How To: Drink Less Wine Without Even Trying

Drink Less Wine Without Even Trying

An open bottle of wine can be dangerous. You intend to enjoy—nay, savor—a single glass, but then two episodes of Top Chef later, that sucker is empty. Now you have to go to work the next day with a wine hangover. What happened?

Image via Warner Bros.

Turns out there are some unconscious reasons you might be chugging more wine than you wanted. Never fear. Along with clenching your fists to make better food choices, there are some tricks you can use to moderate your wine intake.

Image via Wine Folly

Researchers at Cornell University discovered that three environmental factors were key in encouraging their study's participants to drink more: a wider glass (as opposed to a narrow or standard-sized wine glass), low visual contrast between the glass and the wine (i.e. white wine), and having a drinker hold the glass rather than place it on the table.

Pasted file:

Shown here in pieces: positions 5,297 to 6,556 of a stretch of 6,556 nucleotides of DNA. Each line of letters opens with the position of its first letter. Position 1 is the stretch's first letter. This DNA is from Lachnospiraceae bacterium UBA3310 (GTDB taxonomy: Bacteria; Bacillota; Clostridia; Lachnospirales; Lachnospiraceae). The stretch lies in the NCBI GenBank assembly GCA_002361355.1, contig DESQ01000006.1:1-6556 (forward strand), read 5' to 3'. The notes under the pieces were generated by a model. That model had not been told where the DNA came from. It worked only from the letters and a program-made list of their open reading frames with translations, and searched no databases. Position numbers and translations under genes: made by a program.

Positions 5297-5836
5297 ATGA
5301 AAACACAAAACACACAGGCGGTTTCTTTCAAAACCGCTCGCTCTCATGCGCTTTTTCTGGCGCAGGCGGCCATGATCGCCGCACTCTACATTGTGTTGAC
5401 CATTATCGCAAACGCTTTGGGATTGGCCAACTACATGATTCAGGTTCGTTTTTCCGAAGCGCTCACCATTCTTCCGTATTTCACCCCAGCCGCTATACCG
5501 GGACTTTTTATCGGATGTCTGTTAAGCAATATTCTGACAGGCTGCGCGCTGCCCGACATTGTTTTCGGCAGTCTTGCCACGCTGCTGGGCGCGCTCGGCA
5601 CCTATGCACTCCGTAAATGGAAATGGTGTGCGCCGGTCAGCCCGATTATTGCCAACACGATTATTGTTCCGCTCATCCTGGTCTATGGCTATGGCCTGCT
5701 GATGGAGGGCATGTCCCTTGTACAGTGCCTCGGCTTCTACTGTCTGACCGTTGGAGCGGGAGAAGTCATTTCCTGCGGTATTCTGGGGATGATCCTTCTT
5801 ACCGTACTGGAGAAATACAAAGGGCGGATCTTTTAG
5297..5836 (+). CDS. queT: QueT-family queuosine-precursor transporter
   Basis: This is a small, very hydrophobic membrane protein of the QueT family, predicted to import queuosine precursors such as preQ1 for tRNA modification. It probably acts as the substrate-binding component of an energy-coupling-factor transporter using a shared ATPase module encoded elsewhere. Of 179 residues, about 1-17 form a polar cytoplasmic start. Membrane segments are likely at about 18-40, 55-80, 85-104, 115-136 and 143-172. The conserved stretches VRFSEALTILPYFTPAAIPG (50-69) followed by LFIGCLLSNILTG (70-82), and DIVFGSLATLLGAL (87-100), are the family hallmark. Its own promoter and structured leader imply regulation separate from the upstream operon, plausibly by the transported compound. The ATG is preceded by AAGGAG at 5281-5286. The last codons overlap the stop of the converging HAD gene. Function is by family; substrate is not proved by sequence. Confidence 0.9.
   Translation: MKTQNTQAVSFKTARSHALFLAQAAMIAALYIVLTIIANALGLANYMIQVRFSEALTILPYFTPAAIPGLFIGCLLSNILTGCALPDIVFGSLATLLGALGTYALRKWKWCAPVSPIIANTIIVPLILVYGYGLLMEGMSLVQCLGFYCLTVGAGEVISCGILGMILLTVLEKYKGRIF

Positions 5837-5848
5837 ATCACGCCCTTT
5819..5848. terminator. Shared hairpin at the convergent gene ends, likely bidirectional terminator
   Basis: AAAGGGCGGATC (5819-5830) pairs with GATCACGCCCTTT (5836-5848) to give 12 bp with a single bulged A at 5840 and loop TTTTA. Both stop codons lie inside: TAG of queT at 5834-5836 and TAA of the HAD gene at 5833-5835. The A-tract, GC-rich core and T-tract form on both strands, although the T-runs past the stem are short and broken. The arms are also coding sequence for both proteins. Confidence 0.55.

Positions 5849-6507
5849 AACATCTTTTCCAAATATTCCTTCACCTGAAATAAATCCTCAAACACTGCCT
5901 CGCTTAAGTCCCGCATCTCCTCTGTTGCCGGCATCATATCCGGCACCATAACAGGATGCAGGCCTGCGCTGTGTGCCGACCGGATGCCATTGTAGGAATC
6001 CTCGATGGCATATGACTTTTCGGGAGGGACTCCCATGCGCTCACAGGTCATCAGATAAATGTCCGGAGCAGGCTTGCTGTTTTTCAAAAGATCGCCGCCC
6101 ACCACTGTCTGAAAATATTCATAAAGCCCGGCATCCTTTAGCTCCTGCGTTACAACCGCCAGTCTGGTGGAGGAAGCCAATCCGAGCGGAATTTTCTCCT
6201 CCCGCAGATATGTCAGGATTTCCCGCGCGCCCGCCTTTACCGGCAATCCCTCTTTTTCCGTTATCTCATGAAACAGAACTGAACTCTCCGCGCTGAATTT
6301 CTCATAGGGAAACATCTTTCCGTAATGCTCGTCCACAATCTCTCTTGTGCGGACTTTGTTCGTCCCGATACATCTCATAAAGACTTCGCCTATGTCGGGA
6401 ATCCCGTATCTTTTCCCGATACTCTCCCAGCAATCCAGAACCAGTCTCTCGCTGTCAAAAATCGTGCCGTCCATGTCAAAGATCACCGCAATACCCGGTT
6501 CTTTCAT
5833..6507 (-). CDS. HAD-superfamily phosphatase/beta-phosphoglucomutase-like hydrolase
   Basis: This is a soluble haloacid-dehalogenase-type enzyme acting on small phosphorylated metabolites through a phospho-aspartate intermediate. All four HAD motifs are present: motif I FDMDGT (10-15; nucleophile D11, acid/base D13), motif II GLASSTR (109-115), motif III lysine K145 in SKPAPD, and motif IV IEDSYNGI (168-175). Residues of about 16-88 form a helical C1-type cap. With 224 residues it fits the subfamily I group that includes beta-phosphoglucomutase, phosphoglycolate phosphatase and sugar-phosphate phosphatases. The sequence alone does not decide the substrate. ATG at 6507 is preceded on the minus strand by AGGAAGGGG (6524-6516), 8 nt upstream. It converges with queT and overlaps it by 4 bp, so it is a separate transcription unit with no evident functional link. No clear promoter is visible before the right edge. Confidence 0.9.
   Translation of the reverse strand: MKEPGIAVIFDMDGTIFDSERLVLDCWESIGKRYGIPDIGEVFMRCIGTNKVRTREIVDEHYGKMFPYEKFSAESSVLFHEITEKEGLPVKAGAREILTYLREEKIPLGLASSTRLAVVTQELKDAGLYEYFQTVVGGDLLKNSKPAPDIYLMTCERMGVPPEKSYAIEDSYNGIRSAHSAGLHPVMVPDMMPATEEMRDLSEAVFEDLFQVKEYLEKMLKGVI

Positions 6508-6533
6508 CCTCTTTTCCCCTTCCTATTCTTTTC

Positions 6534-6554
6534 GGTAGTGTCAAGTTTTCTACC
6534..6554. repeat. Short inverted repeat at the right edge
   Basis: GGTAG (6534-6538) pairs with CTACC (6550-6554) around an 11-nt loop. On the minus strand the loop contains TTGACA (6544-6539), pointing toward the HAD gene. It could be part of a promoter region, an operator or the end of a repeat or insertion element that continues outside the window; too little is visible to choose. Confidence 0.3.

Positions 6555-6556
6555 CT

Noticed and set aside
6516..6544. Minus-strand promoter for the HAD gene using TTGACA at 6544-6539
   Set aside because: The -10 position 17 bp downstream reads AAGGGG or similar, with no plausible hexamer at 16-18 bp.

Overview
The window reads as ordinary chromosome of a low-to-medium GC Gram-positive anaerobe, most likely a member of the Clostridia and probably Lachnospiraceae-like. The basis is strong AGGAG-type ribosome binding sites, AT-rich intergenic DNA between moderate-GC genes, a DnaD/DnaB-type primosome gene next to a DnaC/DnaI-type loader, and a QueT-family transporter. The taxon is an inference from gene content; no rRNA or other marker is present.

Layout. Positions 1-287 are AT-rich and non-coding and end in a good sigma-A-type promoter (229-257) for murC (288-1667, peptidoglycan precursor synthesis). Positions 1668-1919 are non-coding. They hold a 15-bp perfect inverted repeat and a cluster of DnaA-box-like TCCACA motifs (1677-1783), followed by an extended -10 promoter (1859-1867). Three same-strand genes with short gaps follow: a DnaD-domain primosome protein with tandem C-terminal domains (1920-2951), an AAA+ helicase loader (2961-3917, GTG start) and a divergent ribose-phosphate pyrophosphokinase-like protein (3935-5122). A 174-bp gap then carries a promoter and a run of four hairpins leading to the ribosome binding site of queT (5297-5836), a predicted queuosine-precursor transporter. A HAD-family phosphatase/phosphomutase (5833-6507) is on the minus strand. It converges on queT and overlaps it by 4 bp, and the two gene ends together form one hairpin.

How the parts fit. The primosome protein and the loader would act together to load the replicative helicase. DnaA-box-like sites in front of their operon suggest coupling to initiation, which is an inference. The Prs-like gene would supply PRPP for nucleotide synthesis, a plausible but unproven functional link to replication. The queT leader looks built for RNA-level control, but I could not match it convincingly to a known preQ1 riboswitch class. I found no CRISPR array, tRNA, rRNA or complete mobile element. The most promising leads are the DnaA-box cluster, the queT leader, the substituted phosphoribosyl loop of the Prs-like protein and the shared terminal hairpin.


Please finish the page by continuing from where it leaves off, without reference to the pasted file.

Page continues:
Image via Local Vinacular

Don't believe it? Here are the numbers: in wider glasses, participants poured 11.9% more wine and 12.2% more wine when they were holding their glasses. When there was white wine in a clear glass (i.e. low visual contrast), participants poured 9.2% more than when there was high visual contrast (red wine in a clear glass).

Image by Andre Karwath/Wikimedia Commons sums up the reasons why these factors influence how people pour: people tend to pour more wine when there's less effort required, i.e. holding a glass instead of having to lean over and pour it into a glass on a table. Not having a clear visual cue about how much wine is in the glass can also cause people to underestimate how much they're pouring. And finally, people tend to think more about height than width when visually measuring how much liquid is in a glass.

Image via NBC

People have known for a while that things like plate size and availability of food influence how much people eat. The researchers at Cornell also cite a study where people drank more water if it was easily available.

The moral of this story? It might be time to buy narrower wine glasses—or at least be aware of the cues that might trigger you to pour more wine than you want or need.

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